Safe (in) Space

Could social justice ever really go "too far?"

Safe (in) Space
Image from the cover of Tekhnika Molodezhi (Youth Technics), September 1964: a Russian popular science magazine that started in the Soviet Union, and still runs to this this day. They published foreign sci-fi too! (Wikipedia)

We thought they'd bring him back in shackles, blindfolded, with combat bots at either side of him. But Damien is alone when he descends from the transport ship, looking awkward, or embarrassed, more than anything. The ship departs behind him and the hanger closes. I lose sight of him as he steps under the threshold of the observation deck. Simon looks at Adrian, who shrugs.

“What happened?” I ask him when he steps out of the turbo-lift.

“I don’t want to talk about it,” Damien replies.

He can't even look me in the eye.

“But you got out, bro,” Simon says. “What made you decide to come back here?

“I don’t want to talk about it, okay?” Damien replies. “It’s better for you not to know.”

“But what about the resistance?” Adrian asks. “Did you track them down, at least?”

Damien smiles, grimly.

“There isn’t a resistance anymore,” he says.

Everyone gasps.

“But, the SJW’s,” Simon says.

“They’ve won,” Damien replies. “I’m going to bed.”

He exits through the double doors.

“Damien! Fuck,” Simon says. “I’m going after him.”

He follows Damien.

“So much for the revolution,” Adrian says. “I wonder what he saw?”

“Whatever it was, it was enough to bring him back to us,” I reply. “And willingly, too.”

Adrian’s shoulders slump.

“So that’s it then?” he says. “Consensus culture won, just like that?”

“We won’t know until we talk to Damien,” I say. “Hopefully Simon’s calmed him down.”

Simon comes out through the doors.

“Damien is ready, but it isn’t pretty,” Simon says. “It’s not too late to back out now.”

Adrian looks at me.

“Could it really be that bad?” he asks.

“This is the best place in the universe,” Simon says.

“Don’t you mean the galaxy?” I ask.

“The universe,” Simon says. “Do you still want to know?”

I look at Adrian, who is shaking visibly.

“Maybe you should go in there without me,” he says. “I don’t know if my heart can take it.”

I raise one eyebrow.

“Seriously?” I say.

He looks away.

“You’re a smart man,” Simon says. “Smarter than you know.”

With obvious reluctance, Simon turns to me.

“What about you then?” he says.

“I’m going in, of course,” I say, puffing out my chest to show my dominance.

“You’ll regret it,” Simon replies. “But alright.”

I tap my foot impatiently. What happened to the three of us, who used to call ourselves the Übermenschs? The ones who’d stood up for the natural order: for freedom, for sanity, and the history that differentiated us as people? When the communists had put an end to competition, to power, to the very root of our identities, they’d put us here: in a ‘luxury space gulag’ for their ‘luxury space communism,’ where we’d resisted the re-education programs that had claimed our peers, and weathered their abuse until they abandoned us entirely. We’d had the strength to say that there was nothing wrong with being rich, or male, or living in the way that nature had intended us. I follow Simon out and sit down at the dining table. He stands behind me at the door.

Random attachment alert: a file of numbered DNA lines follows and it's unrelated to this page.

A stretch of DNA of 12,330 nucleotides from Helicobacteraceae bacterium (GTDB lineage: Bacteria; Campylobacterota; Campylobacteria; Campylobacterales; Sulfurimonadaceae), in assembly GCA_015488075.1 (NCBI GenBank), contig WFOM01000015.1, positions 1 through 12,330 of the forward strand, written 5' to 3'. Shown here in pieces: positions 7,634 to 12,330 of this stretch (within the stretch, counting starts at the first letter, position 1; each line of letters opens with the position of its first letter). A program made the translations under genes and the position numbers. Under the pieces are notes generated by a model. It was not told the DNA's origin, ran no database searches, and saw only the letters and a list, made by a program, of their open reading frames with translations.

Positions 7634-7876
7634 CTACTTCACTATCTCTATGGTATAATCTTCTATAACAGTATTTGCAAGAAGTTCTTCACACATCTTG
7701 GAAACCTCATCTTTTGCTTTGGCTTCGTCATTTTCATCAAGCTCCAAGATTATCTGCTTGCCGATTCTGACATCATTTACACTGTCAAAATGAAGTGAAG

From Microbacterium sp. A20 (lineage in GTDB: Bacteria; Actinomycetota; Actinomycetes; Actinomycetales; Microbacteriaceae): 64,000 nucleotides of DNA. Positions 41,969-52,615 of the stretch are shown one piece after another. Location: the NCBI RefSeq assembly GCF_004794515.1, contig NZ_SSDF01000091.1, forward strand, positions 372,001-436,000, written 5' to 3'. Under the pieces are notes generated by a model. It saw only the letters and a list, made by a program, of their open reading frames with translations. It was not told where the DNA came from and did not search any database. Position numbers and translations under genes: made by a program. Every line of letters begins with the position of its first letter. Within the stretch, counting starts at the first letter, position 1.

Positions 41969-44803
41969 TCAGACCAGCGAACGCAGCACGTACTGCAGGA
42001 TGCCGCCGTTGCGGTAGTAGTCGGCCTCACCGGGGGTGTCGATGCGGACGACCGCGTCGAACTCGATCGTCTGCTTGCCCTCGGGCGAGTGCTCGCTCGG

“Adrian isn’t coming in?” Damien says, sitting at the edge of an enormous banquet.

The communists had always kept us comfortable, by force when we resisted. Simon shakes his head.

“Good,” Damien says. “I don’t think he could have handled it. As for you Bryce," he begins and sighs. “God, where do I begin?”

The anger builds inside me when I look at him. My mentor, Damien Ramirez, reduced to this: a snivelling shell of a man. Where was the Damien who stood beside me on the social network battlelines, arguing passionately for ‘freedom of speech’ even after, when they took that right away? Spitting at the revolutionaries when they dragged him here…

“First thing you should know is that they have no race or gender. Not in any way we understand it,” Damien begins. “They uploaded their consciousness into clouds of nano-machines. They live forever, need no maintenance, and can take on any form they like. Not just the humans, but every other species in the galaxy. It’s impossible to know where one begins and ends.”

I swallow deeply. That’s bad, but not as bad as I expected.

“Every species went along with that?” I ask.

“Every species,” he replies. “But you have to understand what came before.”

Damien gets up.

“The upload ended scarcity, and put the human race into a place of hitherto unheard of power over every other species in the universe. That, coupled with the communist consensus culture, meant the other races were afraid of us, and allied to take us out. But we no longer had to fight.”

Damien paces in front of the window which overlooks the toxic planet where the one-man ship had crashed which had allowed him to escape. He’d used the gear we’d found in the abandoned security wing and watched him jump out of an airlock to the surface, acid eating at his drop-suit as he tumbled through the lime-coloured, perpetually stormy air.

“It wasn’t just our bodies: the communists rebuilt everything they owned with nano-machines, a third-dimensional approximation of the Chymr-Byurd’s Fade technology. Everything they had dispersed on impact, only to reform again. All it took to end the war was to place a human ship in low orbit above every alien homeworld. They surrendered instantly, and the war was over.”